In the beginning of September 2017 I attended an advanced training course in mediation in cross-border family disputes including international child abduction, access and custody cases.
Together with 21 other participants from 8 other countries I spent 50 hours doing role plays and learning tools and methodologies for mediating high conflict cases.
Statistics point to a constant increase in child abduction legal disputes within Europe. In most countries, the number of requests for the return of children brought or retained abroad by a parent or relative is increasing. In Sweden, the central authority (the ministry of foreign affairs) handles approximately 80-90 cases per year.
Our lawfirm also notice the increase of divorces and separations with cross-border implications.
When a child has been abducted the 1980 Hague convention is to secure the prompt return of children wrongfully removed or retained in a contracting state. The convention is applicable to relations between the 98 contracting states that today has signed the convention, Sweden amongst them. In the European Union, the 1980 Hague convention has been supplemented by the Brussels II bis regulation.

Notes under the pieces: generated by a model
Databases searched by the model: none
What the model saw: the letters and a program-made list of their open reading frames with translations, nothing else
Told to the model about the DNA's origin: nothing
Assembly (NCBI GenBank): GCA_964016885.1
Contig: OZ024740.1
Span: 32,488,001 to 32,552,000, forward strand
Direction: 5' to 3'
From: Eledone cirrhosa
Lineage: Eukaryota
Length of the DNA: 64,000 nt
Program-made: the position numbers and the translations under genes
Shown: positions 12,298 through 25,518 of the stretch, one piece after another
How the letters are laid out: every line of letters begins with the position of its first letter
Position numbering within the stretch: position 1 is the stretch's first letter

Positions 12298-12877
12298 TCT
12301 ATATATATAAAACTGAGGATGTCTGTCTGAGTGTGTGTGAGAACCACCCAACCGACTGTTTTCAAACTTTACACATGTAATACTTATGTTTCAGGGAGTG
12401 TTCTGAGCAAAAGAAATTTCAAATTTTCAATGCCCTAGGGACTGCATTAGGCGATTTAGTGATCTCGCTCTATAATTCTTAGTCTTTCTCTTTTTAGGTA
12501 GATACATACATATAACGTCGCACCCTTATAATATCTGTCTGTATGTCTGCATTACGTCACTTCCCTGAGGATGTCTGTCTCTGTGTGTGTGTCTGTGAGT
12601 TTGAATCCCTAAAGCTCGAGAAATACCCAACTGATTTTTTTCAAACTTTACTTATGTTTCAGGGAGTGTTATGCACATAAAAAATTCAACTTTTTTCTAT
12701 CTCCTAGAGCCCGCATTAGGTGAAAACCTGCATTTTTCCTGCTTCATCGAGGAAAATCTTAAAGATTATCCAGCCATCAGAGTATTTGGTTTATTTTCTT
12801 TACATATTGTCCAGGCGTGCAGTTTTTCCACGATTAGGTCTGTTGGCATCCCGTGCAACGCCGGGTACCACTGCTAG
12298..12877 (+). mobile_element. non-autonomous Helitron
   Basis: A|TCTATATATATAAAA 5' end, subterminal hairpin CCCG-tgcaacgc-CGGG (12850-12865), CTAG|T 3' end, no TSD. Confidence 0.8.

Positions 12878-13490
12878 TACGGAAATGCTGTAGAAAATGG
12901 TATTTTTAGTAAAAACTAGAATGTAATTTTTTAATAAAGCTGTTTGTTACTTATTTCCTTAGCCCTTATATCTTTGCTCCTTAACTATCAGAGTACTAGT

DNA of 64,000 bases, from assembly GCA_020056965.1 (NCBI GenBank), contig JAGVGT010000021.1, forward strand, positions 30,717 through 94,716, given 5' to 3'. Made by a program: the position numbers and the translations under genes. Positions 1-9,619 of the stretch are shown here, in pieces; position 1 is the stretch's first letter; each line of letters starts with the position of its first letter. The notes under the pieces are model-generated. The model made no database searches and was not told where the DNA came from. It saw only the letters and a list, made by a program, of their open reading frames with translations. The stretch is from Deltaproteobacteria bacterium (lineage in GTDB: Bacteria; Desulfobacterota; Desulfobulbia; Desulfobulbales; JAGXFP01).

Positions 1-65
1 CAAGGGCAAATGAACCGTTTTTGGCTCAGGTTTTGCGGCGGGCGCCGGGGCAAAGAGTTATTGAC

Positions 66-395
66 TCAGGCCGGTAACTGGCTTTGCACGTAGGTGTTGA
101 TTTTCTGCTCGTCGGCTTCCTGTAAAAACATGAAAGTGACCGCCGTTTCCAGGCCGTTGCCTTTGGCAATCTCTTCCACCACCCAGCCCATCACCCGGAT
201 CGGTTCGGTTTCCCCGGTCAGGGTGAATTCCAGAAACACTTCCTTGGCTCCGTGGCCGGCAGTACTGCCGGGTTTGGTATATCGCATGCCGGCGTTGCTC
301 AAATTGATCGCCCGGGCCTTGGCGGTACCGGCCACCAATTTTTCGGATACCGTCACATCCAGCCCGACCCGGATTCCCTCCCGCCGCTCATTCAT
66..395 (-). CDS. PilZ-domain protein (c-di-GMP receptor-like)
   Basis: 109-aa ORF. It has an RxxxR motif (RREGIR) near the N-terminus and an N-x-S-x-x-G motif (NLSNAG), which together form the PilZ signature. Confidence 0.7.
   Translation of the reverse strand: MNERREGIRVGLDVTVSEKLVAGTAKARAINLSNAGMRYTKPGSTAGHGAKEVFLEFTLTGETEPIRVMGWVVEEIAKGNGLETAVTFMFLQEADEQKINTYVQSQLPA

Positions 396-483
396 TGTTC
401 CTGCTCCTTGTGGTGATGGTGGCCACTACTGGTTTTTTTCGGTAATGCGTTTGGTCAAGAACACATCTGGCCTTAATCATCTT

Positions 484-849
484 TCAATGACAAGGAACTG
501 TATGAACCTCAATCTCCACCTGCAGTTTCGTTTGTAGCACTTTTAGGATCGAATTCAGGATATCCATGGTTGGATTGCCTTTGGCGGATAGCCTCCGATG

The aim is to prevent abductions in general and to make sure that the child returns to the state from which the child was abducted (state of origin) so that a judgement can be rendered on custody rights there.
What I have learned from this course is how important and effective mediation can be to help parents act responsibly and to strengthen their resolve in finding an adequate solution for their child. I have also learned that in cross boarder cases understanding the cultural aspects and differences between the parents can be crucial to helping them solve their dispute. Meeting colleges from many other countries of the world and listening to their experiences made me realize the importance of understanding each parties perspective.
Just as in domestic family cases mediation can help parents to solve a wide range of problems and find amicable solutions. Both me and my college Alexandra Lyckman are now trained family mediators in cross-border disputes and we also work frequently with mediation in domestic family cases regarding custody and access. Both of us are strongly convinced that mediation is a good way to solve conflicts between parents in the best possible way.
Unfortunately, mediation is not integrated in cross-border family abduction cases in Sweden today. Neither the central authority (UD) or the court recommend mediation as an alternative way of handling conflicts even if the law (Brussels II) states that central authority should facilitate agreement between holders of parental responsibility through mediation or other means. There is also a working committee right now (September 17) doing a revision of Brussels II which probably will suggest making mediation obligatory in child abduction cases. Sweden is far behind other countries like Germany and Holland when it comes to understanding the great advantages with mediation in high conflict family cases. Let us try to change that!
Mia Edwall Insulander